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in the department of the Meuse, there is at present, an establishment of geographic engineers, appointed to draw up a grand map of France. At night, fires are kindled which correspond with other points, and serve for the trigonometrical arrangement. Instrument for making perspective drawings. – M. Jeturacher de Aurach, major-general in the Austrian service, has invented a very ingenious instrument, which he calls a querographer, by means of which a person is able to draw in perspective with the greatest accuracy, and employ the various tints according to the rules of chiaro-scuro. In the first part of a work which he has published on the subject, he gives a description of the instrument, which is of very simple construction. In the second he shews its use, and how it is to be applied to every kind of perspective. Method to resfore the white in paintings.--M. Thenared has applied his oxygenated water, with
great effect, for this purpose. The whites are often rendered brown, or even black, where paintings are acted on by sulphurous vapours, especially by sulphurized hydrogen, which is very abundant in some situations. Recollecting that the oxygenated water converted black sulphurate of lead into a white sulphurate, he furnished an artist who wished to restore a design of Raphael's with some of it. By applying it with a pencil, the spots were instantly removed. Effect of hot water in reviving flowers.-If flowers, which have been twenty-four hours out of water, and are decayed, are plunged into hot water, as the water gradually cools they become quite fresh again. This fact, which many denied until they tried it, has long been familiar to those who live in the vicinity of hot springs; and who have remarked, that decayed flowers plunged into the waters of the springs, become again fresh and beautiful. New printing press.—Mr Hellfarth, a printer at Erfurt, has invented a press to print eight sheets at a time. This machine, which may be made of any size, supplies 7,000 copies of each sheet in twelve hours, making 56,000 sheets printed on both sides. The machine is put in motion by one horse; and three men are sufficient to supply it with sheets, and take them away. Each sheet perfects itself.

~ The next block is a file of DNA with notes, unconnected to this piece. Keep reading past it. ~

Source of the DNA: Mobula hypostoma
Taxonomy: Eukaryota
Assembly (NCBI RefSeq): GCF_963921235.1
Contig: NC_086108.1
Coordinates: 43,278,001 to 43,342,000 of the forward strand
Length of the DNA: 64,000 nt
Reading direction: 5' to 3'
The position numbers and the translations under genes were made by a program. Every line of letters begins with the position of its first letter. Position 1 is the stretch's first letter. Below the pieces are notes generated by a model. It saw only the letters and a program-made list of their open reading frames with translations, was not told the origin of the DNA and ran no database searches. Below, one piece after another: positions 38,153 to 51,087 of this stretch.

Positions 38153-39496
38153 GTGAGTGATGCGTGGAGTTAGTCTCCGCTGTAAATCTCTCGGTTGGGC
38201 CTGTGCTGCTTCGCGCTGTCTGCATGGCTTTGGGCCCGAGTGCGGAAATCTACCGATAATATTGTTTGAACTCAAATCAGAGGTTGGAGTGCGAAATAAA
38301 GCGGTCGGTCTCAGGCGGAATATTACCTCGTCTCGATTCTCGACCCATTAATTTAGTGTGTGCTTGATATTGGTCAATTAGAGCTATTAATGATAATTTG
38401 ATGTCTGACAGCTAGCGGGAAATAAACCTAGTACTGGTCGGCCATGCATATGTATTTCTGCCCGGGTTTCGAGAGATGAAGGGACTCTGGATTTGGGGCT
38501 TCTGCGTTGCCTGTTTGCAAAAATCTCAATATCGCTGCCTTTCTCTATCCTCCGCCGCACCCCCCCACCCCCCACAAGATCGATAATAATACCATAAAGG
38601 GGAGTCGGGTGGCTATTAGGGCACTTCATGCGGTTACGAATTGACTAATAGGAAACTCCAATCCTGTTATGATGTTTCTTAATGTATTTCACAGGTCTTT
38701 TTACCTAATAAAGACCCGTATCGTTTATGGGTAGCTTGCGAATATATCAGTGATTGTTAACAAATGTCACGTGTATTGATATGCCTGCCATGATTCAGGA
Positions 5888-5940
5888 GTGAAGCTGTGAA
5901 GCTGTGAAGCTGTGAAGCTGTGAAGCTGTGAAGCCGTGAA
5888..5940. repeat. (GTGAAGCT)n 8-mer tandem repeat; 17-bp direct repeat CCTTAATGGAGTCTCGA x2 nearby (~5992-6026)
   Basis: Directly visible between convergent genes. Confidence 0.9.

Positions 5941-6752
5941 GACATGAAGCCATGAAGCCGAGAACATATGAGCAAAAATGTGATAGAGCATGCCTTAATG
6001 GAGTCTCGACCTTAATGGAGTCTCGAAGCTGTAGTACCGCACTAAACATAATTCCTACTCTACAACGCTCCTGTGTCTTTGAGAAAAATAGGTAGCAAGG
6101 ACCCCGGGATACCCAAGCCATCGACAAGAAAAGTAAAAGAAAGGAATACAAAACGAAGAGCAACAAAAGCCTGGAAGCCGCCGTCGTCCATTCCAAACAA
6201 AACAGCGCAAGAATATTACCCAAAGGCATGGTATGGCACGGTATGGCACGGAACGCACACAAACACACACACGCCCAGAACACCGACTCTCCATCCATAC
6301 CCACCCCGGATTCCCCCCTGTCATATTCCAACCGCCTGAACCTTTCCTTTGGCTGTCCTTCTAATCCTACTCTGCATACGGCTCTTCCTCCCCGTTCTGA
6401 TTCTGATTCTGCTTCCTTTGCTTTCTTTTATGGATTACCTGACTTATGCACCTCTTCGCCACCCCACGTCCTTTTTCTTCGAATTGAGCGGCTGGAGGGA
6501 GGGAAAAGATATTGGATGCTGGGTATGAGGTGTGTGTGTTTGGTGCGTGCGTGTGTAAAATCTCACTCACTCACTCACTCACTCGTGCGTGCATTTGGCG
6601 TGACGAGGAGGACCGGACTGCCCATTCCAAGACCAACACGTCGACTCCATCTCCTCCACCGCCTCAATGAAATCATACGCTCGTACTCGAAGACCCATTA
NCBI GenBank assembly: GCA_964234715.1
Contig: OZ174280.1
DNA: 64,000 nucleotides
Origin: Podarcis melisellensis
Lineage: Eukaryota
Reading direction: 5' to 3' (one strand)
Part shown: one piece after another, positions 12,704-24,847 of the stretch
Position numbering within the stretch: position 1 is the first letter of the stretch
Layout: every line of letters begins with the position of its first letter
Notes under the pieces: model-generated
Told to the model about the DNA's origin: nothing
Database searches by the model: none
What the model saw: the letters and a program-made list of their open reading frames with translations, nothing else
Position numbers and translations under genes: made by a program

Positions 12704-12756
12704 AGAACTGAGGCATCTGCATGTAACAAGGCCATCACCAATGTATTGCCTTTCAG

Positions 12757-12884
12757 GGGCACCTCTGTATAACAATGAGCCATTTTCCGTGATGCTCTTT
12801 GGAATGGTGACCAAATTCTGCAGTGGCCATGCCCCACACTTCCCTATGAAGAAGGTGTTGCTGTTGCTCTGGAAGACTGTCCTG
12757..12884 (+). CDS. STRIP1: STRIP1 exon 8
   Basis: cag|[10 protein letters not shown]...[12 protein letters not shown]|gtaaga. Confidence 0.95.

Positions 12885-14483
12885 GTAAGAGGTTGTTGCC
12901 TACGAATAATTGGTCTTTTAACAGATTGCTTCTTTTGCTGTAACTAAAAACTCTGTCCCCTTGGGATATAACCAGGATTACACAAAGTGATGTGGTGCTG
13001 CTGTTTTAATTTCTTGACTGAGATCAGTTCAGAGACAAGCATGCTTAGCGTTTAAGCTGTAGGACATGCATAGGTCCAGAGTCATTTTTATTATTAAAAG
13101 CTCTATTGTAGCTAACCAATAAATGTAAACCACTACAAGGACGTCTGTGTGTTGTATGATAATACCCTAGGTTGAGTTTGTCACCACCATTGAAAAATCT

CHAPTER V. PERIODICAL LITERATURE.